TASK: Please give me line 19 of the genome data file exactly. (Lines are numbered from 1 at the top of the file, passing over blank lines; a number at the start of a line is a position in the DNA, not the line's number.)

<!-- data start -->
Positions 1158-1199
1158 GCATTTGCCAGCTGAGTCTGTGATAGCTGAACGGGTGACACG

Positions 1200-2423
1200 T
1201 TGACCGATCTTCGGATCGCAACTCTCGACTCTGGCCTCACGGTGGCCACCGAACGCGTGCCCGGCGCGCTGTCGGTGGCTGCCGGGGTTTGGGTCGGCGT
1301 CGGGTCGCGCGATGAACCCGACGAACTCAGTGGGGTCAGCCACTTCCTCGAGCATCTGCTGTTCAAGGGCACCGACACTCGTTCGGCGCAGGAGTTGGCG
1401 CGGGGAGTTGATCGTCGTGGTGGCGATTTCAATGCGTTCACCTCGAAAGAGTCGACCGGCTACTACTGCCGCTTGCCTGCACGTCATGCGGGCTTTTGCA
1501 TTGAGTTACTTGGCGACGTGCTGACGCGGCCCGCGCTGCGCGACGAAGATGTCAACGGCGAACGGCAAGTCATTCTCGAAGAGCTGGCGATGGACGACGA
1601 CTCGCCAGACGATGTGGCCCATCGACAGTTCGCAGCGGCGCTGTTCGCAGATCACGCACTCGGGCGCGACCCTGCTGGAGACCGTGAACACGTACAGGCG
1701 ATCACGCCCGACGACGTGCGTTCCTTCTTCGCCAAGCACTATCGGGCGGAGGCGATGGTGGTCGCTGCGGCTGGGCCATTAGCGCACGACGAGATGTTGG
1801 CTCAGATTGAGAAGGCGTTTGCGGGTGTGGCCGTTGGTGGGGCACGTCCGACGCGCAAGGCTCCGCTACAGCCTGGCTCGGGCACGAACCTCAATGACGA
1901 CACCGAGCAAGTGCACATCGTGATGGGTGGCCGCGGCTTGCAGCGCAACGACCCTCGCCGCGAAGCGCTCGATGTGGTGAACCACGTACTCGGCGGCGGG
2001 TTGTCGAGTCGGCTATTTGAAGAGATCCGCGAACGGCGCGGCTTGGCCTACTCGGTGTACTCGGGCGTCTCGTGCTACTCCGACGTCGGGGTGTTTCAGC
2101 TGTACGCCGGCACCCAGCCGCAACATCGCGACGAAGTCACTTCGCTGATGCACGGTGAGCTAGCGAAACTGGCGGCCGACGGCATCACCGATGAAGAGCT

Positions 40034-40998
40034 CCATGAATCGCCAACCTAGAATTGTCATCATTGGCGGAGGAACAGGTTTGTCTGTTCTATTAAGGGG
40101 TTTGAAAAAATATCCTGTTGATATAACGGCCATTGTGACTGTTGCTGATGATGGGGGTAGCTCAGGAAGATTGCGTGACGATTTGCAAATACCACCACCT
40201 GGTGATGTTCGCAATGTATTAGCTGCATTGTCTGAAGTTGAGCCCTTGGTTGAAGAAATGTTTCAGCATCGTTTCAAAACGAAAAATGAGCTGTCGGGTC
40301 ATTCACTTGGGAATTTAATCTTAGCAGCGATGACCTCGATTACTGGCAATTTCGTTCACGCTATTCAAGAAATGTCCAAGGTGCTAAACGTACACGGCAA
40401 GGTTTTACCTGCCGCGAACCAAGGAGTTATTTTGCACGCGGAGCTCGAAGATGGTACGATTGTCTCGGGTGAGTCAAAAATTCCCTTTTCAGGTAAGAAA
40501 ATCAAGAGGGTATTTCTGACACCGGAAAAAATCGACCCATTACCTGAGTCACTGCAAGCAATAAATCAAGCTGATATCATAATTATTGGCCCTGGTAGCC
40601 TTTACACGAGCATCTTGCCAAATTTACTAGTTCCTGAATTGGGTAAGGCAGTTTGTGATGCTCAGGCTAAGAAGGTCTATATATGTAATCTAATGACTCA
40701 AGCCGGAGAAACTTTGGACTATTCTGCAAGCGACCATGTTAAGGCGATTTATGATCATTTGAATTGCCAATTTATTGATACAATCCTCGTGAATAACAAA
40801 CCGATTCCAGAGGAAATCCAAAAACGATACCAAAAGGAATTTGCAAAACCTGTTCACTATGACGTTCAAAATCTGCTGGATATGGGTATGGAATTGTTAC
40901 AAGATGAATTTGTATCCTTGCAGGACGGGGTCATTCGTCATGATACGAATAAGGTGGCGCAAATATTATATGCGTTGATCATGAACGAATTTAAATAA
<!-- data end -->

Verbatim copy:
40301 ATTCACTTGGGAATTTAATCTTAGCAGCGATGACCTCGATTACTGGCAATTTCGTTCACGCTATTCAAGAAATGTCCAAGGTGCTAAACGTACACGGCAA